UK Export Finance: clearing your path to trade

Australia is ranked by the World Bank as the 10th easiest country in which to do business. You can set up a new business in Australia within 2 days. In 2015 its GDP per capita made its citizens among the world’s top 5 wealthiest. It has strong business and consumer base, a strong technology sector, similar language, culture and business practices to the UK, and strong intellectual property (IP) protection.

The main challenge for UK businesses is an elementary one: distance. But this hasn’t stopped over 1,000 British businesses operating in Australia, including well-known companies like BP, HSBC, Virgin, British Airways and BT, as well as hundreds of small and medium sized companies.

According to the latest Australia trade and export guide from the Department for International Trade, top UK exports to the country include road vehicles, medicines and pharmaceuticals, machinery, professional and scientific instruments and apparatus, beverages, apparel and clothing accessories, and metal manufactures. Other sectors identified as opportunities are broad, such as rail and road infrastructure, software and communications, commodities and retail.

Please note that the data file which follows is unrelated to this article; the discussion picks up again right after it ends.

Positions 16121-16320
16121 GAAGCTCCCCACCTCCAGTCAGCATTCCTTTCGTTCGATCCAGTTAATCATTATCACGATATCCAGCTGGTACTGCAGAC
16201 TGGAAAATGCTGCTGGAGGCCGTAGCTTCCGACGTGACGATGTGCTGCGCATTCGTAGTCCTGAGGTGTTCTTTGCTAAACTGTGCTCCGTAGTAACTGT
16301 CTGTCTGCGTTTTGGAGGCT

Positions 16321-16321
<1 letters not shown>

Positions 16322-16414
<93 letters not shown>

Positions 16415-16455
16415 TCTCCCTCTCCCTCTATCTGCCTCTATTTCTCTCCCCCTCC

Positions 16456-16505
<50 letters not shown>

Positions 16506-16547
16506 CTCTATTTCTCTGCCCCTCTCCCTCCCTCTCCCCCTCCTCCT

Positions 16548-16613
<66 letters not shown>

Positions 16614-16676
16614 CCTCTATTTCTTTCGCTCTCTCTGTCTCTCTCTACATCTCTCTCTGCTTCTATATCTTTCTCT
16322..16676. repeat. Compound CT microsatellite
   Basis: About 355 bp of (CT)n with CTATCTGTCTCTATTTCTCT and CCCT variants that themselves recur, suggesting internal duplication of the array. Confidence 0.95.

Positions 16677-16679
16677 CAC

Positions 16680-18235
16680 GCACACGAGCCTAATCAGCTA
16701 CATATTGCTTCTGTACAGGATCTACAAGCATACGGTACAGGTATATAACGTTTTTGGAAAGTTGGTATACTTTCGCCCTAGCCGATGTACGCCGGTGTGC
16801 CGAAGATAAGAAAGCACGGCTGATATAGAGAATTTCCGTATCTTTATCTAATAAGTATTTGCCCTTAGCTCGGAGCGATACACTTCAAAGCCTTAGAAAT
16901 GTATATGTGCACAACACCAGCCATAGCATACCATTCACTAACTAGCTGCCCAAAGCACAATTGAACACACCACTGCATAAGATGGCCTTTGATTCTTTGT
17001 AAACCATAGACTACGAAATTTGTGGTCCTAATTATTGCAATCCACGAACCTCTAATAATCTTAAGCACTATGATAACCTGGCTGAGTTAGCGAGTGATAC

Successful trade with Australia has the potential to stretch the capacity of even large firms. So it is a good idea to spend some time considering financial management, from securing working capital on competitive terms, to considering export insurance, or fulfilling requirements to obtain performance bonds.

Most exports from the UK to Australia are sold on short credit terms of typically up to six months. However sales of capital goods or construction projects are usually arranged on longer terms, and very large capital goods such as aircraft can be supplied on payment terms of 10 years or more.

Specific issues to manage can include:


HM Government support

Exporters can talk to their bank or approach other specialist financial organisations to try to secure working capital, and to insurers or brokers to source insurance against the risk of not being paid. Where they are unable to find all the support they need from these sources, UK Export Finance (UKEF) may be able to help.